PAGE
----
So, about my cigar reviews themselves. I figure I’ll put a primer here too about how I’m planning to structure and organize my reviews and their accompanying photos. A lot of this stuff below might seem anal retentive to some, but it may also be something that someone else might want to know, to better compare how, and what, I’m tasting, to enable a better comparison to their own thoughts. Hey, if any of this, any of my reviews or this blog, if it helps anyone find a hidden-treasure of a cigar for them then it’s all worthwhile in my opinion.
My reviews are mostly structured around the benchmark that Cigar Aficionado generally introduced to the cigar community. Based initially on wine tasting structures, their review design revolves around dividing a cigar into “thirds”, and then assigning a point scale out of 100 to the overall end result after the cigar is smoked. While many people in the cigar world see lots of pros and cons to this (a 100-point scale, dividing a cigar into thirds, and CA’s reviews generally – who smokes only 1-inch of a cigar?!), the origins of their reviews and the structure really coincided with me initially getting into cigars in the late 90’s, so it’s just simply the structure I most base my “mental picture” of the cigar on.
With that in mind, I’m rolling with the following scoring, similar to theirs but with some personal tweaking:
- 95-100 points: “classic” cigar, stellar (stock up and go deep!)
- 90-94 points: outstanding, very good cigar (must buy)
- 80-89 points: good, above average (buy if you find quality boxes)
- 70-79 points: average or below (generally meh)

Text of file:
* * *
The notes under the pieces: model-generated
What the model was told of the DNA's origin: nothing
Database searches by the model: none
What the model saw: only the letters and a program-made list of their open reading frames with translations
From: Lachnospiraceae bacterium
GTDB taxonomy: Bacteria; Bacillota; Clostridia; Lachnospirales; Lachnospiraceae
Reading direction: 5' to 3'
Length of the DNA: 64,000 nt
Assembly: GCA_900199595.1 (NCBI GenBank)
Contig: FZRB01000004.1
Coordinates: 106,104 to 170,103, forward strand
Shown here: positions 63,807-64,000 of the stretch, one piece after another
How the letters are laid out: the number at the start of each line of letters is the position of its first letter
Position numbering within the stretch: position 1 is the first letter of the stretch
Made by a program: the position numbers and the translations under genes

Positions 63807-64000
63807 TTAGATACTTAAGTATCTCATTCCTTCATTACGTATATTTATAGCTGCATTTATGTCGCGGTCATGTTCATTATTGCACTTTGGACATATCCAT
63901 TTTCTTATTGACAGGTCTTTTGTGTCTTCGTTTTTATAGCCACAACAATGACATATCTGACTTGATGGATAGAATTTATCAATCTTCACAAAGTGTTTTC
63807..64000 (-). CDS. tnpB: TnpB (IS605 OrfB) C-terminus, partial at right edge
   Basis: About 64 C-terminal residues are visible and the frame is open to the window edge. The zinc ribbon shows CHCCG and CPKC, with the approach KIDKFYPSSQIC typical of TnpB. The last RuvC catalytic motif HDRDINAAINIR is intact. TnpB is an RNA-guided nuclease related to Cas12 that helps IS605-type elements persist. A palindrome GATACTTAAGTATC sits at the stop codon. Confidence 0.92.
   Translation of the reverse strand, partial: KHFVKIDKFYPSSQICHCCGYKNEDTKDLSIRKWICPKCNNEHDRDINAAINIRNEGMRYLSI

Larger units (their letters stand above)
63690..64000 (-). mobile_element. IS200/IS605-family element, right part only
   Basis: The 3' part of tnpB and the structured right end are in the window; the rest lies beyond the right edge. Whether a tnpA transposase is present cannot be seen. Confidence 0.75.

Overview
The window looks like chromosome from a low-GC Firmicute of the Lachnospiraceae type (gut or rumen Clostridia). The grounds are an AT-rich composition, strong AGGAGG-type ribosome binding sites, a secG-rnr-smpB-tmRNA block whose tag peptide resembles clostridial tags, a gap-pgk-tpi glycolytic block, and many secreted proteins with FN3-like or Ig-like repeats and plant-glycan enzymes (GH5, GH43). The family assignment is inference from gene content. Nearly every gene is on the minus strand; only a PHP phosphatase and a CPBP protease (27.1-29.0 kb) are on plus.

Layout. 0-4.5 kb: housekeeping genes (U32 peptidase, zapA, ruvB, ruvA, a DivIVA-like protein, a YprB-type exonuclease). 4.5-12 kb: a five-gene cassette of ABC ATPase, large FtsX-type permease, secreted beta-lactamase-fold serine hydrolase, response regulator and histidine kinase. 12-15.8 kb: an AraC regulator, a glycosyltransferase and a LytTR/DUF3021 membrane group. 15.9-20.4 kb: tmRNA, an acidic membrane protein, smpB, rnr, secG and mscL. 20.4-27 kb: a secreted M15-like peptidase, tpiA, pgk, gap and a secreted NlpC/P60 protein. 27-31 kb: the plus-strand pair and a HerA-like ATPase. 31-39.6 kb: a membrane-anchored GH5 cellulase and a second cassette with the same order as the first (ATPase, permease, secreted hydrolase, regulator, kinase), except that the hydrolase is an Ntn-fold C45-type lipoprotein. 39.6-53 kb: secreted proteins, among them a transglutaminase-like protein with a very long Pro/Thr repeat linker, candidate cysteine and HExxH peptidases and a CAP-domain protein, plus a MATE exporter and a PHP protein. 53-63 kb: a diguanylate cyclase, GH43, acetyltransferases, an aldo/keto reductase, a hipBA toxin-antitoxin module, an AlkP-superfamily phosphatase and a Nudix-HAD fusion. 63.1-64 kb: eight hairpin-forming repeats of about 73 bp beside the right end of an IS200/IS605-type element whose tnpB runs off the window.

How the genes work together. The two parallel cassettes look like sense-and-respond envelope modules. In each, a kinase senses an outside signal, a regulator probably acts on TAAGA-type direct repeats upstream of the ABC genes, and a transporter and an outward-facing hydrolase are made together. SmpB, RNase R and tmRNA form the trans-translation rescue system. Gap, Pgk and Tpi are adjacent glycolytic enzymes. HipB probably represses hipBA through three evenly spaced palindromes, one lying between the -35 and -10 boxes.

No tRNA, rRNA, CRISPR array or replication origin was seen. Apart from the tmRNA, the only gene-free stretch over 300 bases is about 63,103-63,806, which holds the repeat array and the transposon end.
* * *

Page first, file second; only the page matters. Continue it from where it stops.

- Below 70 points: ¡no más por favor! (stay away from these)
Also, the score breakdown itself – that usually ends up being an item that people are curious about, about how the points themselves are awarded. Years back, I actually found a scanned picture of what appeared to be one of CA’s tasting sheets, and I re-typed it up to use myself. When I was first getting back into cigars in 2005 onwards, I found that using this sheet, in combination with a “cigar flavour wheel” really seemed to help me focus on what I was tasting, and better describe it.
Anyhow, it listed off how the score breakdown worked:
Appearance & Construction – 15 points:
Wrapper, cap, amount of tobacco in cigar, consistently rolled, etc.
Performance (Smoke & Burn) – 25 points:
Even or uneven burn, draw, ash, burns hot or cool, etc.
Flavour & Body – 25 points:
Are flavours easily identifiable and pronounced? What are they, and how well do they work together?
Overall Smoking Experience / Overall Impression – 35 points:
Value for experience? Flavour profile works for format? Enjoyable?
So, all the above on tasting reviews may generally be the same overall for you personally, but it’s how I structure my reviews. Start at 100 points, and then deduct for flaws in any of those categories. The only variance for me might be the “value for experience” aspect – I sometimes only assess a “value” rating to the cigar after its done being smoked and reviewed. I try my best to take the cost factor out of the cigar rating itself, and only make a determination on that afterwards.